Sure to stand out among the rumble of V-8 engines and the scent of unburned hydrocarbons, the revolutionary Chevrolet Volt will be making its first appearance as a production car at this year’s Woodward Dream Cruise. With its battery fully charged, the Volt could conceivably do the entire 32 mile Dream Cruise loop without using drop of gasoline. It could then do many laps more with the help of its on-board range extender. When Cruise fans of the future look back on groundbreaking Chevrolets, the Volt is certain to make the list.
Look for: Blackout panel below side windows. Round charge port door on driver-side front fender. Black lift gate panel below the spoiler at rear, with Chevrolet bowtie badge and Volt identification.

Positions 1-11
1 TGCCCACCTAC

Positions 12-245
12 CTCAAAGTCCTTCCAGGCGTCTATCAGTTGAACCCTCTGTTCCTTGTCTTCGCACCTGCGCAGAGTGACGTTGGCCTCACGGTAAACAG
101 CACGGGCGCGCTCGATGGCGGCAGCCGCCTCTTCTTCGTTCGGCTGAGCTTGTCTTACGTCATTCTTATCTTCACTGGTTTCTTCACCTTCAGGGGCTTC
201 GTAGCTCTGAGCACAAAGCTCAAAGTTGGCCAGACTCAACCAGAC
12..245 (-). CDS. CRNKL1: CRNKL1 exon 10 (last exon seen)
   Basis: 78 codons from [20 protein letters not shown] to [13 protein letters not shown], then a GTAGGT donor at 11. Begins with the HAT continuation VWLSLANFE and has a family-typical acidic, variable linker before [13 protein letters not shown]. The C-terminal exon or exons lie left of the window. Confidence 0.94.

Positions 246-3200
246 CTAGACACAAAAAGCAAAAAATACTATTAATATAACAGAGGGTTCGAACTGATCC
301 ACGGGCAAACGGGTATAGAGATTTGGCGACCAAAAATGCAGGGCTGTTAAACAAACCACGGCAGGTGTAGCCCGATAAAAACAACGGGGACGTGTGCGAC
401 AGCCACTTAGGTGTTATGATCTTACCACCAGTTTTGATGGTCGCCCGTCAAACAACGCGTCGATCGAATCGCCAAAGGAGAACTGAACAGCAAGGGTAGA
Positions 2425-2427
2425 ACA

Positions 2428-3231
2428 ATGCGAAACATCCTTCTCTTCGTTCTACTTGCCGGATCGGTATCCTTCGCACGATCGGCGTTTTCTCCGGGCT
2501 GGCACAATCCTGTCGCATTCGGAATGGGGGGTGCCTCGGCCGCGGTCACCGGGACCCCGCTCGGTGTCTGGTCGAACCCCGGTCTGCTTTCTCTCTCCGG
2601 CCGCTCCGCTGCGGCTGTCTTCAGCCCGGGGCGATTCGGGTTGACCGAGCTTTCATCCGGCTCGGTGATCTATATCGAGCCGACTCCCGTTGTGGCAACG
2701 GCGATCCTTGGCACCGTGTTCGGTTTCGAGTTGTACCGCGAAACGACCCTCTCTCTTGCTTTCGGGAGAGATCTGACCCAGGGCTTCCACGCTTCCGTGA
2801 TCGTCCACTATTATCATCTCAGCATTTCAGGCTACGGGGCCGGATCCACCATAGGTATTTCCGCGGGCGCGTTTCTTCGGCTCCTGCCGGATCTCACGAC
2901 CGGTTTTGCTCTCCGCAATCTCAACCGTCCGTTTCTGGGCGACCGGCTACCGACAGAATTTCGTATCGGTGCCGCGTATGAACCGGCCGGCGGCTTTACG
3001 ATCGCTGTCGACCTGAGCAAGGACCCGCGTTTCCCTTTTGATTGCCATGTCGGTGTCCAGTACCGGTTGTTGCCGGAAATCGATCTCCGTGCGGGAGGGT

2012 Chevrolet Camaro ZL1
Expect to see many new Camaros - coupes and convertibles - on Woodward Avenue this year. However, those seeking the 2012 Camaro ZL1 will have only place to turn, the Chevy display at the Birmingham triangle, where the ZL1 will hold a place of honor. Taking to the streets next year, the 2012 Camaro ZL1 will launch Chevrolet into its second century with the sort of ground-breaking performance that runs deep in the bowtie brand’s heritage. Producing more than 550 horsepower right from the dealership, the ZL1 will be the highest-performing and most technically advanced Camaro yet, ensuring its status as a future Chevy street classic.
Look for: Aluminum hood with carbon fiber air extractor and ZL1 badges. Forged 20” aluminum wheels with Goodyear supercar tires. LED headlamp halo rings.